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MagaZine - Free and Open Source Software

Robert A Nickels WAOOHO

Bt)] 5. Mmle 51.

Kimbd ll Nt 69145

Build a Frequency Counter


- state-of-the-art for blind hams

The availability of lowcost

speech synthesizer

technology has o pe ned

many doors fo r the sightless

amateur. The introduct ion

of a "talking calculator"

severa l years ago was the

first and most affordable

example of synthesized

speech inst ruments which

are useful to the visuallyhandicapped


Photo A. There is little evidence that this 05/ Model (.700 frequenc y counter has a voice of

its own. The push-button in the left-hand corner of the cabinet top triggers an a-digit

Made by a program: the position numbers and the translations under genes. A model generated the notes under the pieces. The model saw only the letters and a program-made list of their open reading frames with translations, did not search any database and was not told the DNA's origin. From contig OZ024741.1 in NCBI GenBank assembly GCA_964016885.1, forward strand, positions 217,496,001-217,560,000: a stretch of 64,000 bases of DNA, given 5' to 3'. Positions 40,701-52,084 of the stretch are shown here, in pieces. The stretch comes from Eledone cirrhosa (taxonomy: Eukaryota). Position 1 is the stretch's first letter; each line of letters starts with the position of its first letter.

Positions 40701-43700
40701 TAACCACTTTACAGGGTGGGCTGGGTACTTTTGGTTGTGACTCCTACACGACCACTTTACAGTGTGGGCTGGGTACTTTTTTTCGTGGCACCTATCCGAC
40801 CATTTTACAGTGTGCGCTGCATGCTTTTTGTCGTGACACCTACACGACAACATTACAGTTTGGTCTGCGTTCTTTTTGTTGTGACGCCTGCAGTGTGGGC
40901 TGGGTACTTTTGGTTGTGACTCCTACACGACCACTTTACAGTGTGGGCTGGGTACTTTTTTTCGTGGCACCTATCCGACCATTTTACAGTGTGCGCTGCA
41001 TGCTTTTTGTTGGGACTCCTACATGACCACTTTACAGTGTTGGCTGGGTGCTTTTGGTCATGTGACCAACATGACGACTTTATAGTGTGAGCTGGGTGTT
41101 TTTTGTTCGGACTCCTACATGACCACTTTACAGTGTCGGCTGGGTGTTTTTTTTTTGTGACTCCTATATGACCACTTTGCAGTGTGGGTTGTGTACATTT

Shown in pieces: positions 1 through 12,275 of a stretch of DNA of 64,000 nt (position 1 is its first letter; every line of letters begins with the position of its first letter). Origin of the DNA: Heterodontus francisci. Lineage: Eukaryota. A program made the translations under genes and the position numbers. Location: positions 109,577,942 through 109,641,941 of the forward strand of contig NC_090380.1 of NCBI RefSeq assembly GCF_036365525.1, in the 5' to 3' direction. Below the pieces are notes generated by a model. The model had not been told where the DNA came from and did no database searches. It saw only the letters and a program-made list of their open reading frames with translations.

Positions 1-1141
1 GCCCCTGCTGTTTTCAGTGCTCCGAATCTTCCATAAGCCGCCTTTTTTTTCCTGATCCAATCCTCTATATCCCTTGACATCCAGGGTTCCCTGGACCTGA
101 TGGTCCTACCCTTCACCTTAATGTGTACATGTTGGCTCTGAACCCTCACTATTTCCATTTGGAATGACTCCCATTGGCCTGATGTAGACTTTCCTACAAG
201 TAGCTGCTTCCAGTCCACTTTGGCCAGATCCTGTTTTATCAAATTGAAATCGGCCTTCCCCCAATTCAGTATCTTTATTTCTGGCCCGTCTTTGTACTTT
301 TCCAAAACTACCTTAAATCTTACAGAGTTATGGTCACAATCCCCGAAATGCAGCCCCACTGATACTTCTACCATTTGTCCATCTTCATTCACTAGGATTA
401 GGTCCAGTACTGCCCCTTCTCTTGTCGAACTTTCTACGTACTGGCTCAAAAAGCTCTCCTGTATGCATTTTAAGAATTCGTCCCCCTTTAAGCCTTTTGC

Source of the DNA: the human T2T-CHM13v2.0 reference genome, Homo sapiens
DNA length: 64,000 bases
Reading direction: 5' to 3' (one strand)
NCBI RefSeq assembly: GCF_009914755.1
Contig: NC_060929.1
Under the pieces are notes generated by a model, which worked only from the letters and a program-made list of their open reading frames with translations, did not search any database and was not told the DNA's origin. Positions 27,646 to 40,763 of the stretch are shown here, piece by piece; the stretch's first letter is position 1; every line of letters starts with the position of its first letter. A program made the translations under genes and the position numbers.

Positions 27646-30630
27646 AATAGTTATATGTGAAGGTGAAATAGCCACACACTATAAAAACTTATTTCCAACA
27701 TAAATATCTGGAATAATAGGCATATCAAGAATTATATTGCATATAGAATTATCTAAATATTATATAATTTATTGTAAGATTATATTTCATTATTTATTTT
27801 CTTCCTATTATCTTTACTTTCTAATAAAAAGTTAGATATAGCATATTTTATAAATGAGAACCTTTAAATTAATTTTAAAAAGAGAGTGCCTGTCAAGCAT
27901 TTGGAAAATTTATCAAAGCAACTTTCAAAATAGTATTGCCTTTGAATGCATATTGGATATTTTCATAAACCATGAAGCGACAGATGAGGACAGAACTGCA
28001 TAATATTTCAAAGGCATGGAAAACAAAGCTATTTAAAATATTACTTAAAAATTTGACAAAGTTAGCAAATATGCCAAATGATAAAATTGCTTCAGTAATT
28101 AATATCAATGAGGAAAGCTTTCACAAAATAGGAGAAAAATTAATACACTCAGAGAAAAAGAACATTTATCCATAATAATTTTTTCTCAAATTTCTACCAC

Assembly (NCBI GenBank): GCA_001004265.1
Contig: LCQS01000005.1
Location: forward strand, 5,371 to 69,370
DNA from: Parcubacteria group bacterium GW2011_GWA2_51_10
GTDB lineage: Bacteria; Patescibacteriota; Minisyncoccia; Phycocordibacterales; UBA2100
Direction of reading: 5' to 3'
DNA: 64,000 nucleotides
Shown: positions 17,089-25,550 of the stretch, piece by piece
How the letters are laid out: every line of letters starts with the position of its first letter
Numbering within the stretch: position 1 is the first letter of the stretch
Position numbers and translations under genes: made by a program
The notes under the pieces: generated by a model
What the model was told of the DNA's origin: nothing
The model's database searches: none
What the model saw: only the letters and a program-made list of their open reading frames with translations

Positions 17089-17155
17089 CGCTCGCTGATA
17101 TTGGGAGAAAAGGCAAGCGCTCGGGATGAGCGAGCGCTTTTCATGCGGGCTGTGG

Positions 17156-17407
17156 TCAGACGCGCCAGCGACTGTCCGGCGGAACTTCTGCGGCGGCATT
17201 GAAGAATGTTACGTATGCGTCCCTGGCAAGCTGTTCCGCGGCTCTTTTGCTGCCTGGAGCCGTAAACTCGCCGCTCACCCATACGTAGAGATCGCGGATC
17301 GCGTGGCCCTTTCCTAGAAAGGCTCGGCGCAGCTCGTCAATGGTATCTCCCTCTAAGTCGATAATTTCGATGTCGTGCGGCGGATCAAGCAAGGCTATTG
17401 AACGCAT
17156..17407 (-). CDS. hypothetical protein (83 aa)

reado ut. Volume and audio-visual controls are on rea r panel.

Through the courtesy of

the manufacturer, Telesensory

Systems, Inc., of Palo

Alto, California, the heart

(or, mo re appropriately, the

voiceboxl of the Speech

Plus Calculator re ce nt ly

has been ma de available at

a reason able price. Since

that t ime, severa l efforts

have been made to interface

this module to avai l­

able amateur equipment.

Most have been relatively

complicated, req uiring from

10 to 30 or more IC packages.

Thanks to the forethought

of the designers, a

simple and very easy to

duplicate interface is possible,

eliminating a major

ba rrie, to more widespread

use of synthesized speech

in d igital equipment. The

m od el C-700 frequency

counter, manufactured by

DSI Inst rume nts of San

Diego, Ca li fo rnia, is based

upon the LSI Com puter Syste

ms LS 7031 counter IC,

which is ideal for this applicatio

n. Othe r test equipment

may be connected to

the synthes izer module in a

similar manner. The only

52 73 Magazine · April, 1981

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